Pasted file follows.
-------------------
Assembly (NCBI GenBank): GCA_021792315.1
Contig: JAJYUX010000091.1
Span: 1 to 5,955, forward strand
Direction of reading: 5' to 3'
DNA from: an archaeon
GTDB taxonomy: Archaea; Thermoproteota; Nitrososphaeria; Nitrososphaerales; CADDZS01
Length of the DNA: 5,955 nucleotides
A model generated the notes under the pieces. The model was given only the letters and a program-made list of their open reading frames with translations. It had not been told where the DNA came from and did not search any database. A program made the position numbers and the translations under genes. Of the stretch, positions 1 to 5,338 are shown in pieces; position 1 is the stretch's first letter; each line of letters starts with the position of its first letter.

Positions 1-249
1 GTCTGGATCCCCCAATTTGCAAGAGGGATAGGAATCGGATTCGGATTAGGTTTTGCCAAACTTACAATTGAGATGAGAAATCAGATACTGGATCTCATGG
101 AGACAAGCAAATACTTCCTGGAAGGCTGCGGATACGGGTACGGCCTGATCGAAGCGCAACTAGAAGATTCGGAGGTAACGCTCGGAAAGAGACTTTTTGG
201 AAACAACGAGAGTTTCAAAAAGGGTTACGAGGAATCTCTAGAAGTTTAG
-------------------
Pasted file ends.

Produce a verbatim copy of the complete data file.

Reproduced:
Assembly (NCBI GenBank): GCA_021792315.1
Contig: JAJYUX010000091.1
Span: 1 to 5,955, forward strand
Direction of reading: 5' to 3'
DNA from: an archaeon
GTDB taxonomy: Archaea; Thermoproteota; Nitrososphaeria; Nitrososphaerales; CADDZS01
Length of the DNA: 5,955 nucleotides
A model generated the notes under the pieces. The model was given only the letters and a program-made list of their open reading frames with translations. It had not been told where the DNA came from and did not search any database. A program made the position numbers and the translations under genes. Of the stretch, positions 1 to 5,338 are shown in pieces; position 1 is the stretch's first letter; each line of letters starts with the position of its first letter.

Positions 1-249
1 GTCTGGATCCCCCAATTTGCAAGAGGGATAGGAATCGGATTCGGATTAGGTTTTGCCAAACTTACAATTGAGATGAGAAATCAGATACTGGATCTCATGG
101 AGACAAGCAAATACTTCCTGGAAGGCTGCGGATACGGGTACGGCCTGATCGAAGCGCAACTAGAAGATTCGGAGGTAACGCTCGGAAAGAGACTTTTTGG
201 AAACAACGAGAGTTTCAAAAAGGGTTACGAGGAATCTCTAGAAGTTTAG